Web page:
Techelet, crimson, gold, silver of King Achashverosh’s palace.
Wine in the palace.
No wine in His palace.
Disobedience leads to the death of Achashverosh’s wife.
Disobedience leads to the death of HaShem’s wife.
Achashverosh is in an inner room.
Achashverosh keeps books of deeds.
Fasting before feasting.
Feasting before fasting.
On Yom Kippurim the Jews fast to attain atonement for the transgressions of the body. On Purim one achieves the same through different means, by feasting and rejoicing (physical pleasures become sanctified from above on Purim). If on one festival one attains holiness through affliction and on another festival one attains holiness through pleasure, which is the greater of the two? It may be said that the one who attains holiness through pleasure is the greater, for the attainment of holiness through pleasure requires a much greater degree of effort.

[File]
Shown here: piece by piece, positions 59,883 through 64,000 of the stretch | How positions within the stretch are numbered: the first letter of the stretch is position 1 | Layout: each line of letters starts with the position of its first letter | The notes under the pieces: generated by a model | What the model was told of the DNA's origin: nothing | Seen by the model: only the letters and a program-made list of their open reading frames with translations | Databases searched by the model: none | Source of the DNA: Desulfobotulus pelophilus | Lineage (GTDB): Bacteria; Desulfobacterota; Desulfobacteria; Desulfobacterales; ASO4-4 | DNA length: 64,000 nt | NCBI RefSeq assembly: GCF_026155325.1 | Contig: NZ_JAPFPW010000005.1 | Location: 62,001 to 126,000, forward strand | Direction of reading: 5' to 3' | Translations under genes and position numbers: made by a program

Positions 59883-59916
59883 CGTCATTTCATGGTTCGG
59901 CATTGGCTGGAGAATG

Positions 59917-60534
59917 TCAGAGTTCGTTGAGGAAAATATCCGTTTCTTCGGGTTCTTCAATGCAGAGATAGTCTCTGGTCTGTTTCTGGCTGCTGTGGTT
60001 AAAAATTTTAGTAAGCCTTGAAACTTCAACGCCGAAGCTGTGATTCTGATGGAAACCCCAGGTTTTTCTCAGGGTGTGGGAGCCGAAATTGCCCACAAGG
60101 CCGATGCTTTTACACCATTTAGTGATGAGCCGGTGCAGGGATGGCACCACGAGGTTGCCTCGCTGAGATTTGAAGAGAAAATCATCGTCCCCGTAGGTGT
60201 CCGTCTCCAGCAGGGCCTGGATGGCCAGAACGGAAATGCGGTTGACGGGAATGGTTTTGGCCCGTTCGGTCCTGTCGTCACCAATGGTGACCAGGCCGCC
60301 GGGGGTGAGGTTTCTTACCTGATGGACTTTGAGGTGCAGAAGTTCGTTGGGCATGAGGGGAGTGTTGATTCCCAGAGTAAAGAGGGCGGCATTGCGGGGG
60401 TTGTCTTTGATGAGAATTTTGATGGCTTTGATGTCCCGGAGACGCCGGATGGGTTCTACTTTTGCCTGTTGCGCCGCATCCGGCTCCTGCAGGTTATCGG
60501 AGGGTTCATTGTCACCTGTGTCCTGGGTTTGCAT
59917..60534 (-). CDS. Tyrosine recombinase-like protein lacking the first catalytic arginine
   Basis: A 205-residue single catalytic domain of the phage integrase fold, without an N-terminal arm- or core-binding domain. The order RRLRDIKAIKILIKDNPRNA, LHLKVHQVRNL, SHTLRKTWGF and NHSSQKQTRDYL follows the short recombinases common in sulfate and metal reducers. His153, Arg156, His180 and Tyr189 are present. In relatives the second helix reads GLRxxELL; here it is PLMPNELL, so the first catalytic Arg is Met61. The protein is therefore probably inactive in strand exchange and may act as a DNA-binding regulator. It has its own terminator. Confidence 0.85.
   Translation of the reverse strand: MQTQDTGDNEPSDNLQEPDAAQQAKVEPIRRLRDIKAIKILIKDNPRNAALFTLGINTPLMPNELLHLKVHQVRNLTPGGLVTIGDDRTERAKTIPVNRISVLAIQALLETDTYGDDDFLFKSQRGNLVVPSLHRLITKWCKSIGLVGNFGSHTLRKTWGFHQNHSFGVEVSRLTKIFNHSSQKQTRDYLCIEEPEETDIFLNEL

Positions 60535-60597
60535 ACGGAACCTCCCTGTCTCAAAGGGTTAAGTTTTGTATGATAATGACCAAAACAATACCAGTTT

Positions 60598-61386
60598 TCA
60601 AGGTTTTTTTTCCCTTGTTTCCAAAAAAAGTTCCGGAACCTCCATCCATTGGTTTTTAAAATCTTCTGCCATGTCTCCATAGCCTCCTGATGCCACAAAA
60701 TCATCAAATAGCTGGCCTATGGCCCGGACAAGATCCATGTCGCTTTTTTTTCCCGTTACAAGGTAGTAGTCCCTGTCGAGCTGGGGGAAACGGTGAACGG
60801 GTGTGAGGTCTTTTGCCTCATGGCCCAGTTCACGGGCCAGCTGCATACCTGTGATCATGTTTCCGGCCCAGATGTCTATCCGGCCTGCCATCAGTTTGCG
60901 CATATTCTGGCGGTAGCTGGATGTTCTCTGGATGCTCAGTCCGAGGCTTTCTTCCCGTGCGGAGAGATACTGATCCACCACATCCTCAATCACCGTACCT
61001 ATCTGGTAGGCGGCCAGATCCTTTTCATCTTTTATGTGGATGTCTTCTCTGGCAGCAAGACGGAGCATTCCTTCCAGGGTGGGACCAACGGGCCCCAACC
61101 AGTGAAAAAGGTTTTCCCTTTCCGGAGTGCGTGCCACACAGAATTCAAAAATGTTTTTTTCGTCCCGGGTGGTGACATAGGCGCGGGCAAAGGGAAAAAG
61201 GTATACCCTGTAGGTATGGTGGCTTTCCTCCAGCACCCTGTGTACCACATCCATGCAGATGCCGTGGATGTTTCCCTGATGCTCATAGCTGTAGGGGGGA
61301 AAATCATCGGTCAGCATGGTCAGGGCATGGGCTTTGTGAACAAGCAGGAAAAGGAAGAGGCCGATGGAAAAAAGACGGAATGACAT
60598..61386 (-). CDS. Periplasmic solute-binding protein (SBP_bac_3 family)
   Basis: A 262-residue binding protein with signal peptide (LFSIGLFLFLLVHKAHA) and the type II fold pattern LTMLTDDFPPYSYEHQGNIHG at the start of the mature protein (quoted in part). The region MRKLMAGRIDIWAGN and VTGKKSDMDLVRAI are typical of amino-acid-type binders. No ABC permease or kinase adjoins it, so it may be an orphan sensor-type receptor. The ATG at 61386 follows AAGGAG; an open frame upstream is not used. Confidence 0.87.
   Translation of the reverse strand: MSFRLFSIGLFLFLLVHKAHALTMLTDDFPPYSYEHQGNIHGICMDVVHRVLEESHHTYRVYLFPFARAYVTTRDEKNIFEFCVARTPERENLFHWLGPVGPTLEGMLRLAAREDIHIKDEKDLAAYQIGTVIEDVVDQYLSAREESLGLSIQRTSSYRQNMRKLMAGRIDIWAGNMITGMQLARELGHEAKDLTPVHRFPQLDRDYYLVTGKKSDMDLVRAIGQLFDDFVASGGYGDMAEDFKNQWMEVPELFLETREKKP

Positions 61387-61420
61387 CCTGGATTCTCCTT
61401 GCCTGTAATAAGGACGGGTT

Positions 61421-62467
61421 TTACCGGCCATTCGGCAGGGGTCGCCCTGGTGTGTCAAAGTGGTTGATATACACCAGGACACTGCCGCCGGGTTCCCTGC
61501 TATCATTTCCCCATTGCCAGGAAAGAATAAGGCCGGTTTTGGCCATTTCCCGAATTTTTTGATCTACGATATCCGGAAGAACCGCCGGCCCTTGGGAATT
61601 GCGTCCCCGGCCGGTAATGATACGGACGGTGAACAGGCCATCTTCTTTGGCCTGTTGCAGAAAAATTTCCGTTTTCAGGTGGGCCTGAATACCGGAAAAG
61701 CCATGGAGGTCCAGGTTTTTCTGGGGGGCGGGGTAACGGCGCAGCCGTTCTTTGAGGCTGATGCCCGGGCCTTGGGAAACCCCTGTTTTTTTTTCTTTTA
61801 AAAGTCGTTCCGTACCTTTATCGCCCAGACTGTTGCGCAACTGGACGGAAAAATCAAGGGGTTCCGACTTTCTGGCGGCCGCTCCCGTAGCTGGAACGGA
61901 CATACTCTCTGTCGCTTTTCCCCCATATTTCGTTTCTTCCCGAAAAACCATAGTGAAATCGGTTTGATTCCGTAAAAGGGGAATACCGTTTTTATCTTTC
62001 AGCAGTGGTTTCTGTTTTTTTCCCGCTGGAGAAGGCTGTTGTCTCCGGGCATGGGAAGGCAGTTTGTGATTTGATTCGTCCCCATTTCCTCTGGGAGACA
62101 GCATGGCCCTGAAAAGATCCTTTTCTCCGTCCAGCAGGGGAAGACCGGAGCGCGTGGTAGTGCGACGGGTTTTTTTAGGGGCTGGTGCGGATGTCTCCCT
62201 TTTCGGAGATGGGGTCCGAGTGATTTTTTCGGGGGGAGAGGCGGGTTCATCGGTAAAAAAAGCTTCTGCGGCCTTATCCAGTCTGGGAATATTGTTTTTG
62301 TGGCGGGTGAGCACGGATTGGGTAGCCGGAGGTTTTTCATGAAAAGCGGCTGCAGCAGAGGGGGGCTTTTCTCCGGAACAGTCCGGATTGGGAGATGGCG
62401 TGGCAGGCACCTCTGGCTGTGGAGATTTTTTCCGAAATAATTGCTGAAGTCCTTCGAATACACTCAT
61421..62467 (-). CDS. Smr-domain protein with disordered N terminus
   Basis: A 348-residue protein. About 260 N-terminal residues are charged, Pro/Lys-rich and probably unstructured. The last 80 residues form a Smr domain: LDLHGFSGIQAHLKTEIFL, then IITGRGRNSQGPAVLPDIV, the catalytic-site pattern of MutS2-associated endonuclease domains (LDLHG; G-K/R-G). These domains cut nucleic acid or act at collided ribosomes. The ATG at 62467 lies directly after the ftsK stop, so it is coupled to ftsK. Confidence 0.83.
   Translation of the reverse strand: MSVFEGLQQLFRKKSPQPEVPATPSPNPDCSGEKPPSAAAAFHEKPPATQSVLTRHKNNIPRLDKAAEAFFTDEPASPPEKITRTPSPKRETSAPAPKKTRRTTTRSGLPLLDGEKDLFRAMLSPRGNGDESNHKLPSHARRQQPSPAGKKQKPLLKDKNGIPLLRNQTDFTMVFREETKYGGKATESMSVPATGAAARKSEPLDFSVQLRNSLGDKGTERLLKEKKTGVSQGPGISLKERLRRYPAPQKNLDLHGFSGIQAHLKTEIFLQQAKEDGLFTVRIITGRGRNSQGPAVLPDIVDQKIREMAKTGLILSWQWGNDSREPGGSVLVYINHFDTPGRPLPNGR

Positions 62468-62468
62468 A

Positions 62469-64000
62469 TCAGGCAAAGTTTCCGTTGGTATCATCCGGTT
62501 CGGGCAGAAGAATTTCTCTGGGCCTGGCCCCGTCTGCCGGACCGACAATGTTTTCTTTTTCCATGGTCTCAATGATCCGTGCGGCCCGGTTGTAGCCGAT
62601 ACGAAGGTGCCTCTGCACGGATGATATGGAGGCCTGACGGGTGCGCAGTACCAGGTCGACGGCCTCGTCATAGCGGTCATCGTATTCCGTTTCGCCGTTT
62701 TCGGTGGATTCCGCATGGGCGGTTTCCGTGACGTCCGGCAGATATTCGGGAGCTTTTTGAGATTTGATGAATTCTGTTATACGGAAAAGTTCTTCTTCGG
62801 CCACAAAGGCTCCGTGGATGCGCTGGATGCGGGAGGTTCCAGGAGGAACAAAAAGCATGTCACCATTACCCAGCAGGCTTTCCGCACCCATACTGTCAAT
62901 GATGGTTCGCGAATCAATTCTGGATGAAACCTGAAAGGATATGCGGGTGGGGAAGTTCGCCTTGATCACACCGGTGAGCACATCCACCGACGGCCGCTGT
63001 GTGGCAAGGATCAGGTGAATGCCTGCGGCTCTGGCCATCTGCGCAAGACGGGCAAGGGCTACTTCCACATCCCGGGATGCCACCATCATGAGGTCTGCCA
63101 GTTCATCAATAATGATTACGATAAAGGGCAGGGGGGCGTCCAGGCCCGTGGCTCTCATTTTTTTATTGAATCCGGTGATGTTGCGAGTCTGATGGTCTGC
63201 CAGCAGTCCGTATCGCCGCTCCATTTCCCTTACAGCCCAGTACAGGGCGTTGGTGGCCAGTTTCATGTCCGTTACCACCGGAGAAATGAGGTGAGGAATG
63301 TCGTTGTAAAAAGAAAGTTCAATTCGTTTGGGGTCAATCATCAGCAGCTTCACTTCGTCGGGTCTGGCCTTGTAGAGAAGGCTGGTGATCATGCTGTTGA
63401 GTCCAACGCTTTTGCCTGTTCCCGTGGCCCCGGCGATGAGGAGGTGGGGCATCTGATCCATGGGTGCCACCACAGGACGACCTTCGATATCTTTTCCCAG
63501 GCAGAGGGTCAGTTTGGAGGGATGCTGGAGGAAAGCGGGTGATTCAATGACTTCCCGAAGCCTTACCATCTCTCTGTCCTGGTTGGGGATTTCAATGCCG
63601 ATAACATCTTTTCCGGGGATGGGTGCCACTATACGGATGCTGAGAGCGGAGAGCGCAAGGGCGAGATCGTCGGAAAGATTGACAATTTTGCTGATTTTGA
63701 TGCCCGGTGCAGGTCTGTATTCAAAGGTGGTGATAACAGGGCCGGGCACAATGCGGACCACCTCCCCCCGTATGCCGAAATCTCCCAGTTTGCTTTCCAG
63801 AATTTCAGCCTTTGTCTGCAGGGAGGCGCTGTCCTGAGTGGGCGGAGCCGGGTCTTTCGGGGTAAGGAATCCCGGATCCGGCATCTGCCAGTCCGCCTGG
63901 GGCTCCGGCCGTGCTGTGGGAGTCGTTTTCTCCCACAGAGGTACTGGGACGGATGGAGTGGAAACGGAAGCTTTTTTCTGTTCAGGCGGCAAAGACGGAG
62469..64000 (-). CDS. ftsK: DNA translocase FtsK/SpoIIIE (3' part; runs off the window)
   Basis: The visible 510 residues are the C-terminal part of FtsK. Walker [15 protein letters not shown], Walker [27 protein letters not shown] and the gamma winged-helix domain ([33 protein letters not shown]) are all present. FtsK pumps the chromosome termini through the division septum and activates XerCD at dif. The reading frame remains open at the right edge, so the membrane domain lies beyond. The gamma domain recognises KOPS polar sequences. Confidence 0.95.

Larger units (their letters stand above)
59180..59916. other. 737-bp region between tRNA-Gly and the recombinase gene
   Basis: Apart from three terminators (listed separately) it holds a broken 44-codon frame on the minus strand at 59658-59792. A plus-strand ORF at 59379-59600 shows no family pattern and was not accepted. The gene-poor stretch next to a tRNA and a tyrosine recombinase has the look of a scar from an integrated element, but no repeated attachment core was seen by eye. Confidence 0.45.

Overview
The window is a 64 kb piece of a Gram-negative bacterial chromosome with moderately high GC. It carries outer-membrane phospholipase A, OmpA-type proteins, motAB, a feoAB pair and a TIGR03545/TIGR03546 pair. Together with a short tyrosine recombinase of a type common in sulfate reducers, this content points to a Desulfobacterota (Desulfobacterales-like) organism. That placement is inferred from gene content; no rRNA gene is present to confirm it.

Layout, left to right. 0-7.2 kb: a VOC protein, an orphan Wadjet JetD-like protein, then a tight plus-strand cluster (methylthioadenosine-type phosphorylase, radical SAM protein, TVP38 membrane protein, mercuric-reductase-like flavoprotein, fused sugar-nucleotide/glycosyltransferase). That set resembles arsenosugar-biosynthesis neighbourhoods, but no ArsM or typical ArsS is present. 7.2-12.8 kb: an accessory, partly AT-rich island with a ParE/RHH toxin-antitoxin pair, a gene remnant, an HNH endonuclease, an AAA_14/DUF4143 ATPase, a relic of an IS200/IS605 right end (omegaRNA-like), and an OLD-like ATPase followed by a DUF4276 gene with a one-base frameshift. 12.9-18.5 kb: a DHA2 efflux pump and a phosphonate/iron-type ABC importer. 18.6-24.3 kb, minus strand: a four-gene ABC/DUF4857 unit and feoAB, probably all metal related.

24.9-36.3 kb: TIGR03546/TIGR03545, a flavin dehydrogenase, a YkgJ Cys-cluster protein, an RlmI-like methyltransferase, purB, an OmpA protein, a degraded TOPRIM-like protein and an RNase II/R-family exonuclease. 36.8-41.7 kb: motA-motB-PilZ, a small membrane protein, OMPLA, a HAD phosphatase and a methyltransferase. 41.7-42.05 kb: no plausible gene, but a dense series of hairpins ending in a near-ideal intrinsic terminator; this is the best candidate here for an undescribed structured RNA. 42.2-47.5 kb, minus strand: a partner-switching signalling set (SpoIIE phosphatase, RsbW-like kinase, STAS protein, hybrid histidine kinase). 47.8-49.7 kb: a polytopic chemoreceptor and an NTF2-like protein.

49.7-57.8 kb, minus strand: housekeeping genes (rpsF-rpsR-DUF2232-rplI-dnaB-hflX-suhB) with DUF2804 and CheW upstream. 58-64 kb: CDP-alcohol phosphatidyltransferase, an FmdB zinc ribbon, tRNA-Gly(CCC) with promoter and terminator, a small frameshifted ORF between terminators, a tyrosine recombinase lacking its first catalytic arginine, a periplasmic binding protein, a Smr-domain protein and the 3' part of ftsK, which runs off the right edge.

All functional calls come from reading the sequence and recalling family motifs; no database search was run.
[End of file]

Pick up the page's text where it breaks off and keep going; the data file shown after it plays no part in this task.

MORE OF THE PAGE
Rabbi Soloveitchik found two similarities between these two days which only superficially are really very different. He says, “Perhaps the feature common to both Purim and Yom Kippurim is that aspect of Purim which is a call for Divine compassion and intercession, a mood of petition arising out of great distress.” On Yom Kippurim too, “the prayerful mood of Yom Kippurim emerges out of a sense of spiritual anxiety and the desperate need for reconciliation with HaShem.”
Both Purim and Yom Kippurim “involve the casting of lots (goral) characteristic of games of chance. As for the Purim goral it determined the date chosen by Haman for the destruction of the Jews.” For the Yom Kippurim Temple service, two male goats, identical in appearance, size, and value, were brought, one marked “for HaShem”, and the other was hurled to its destruction.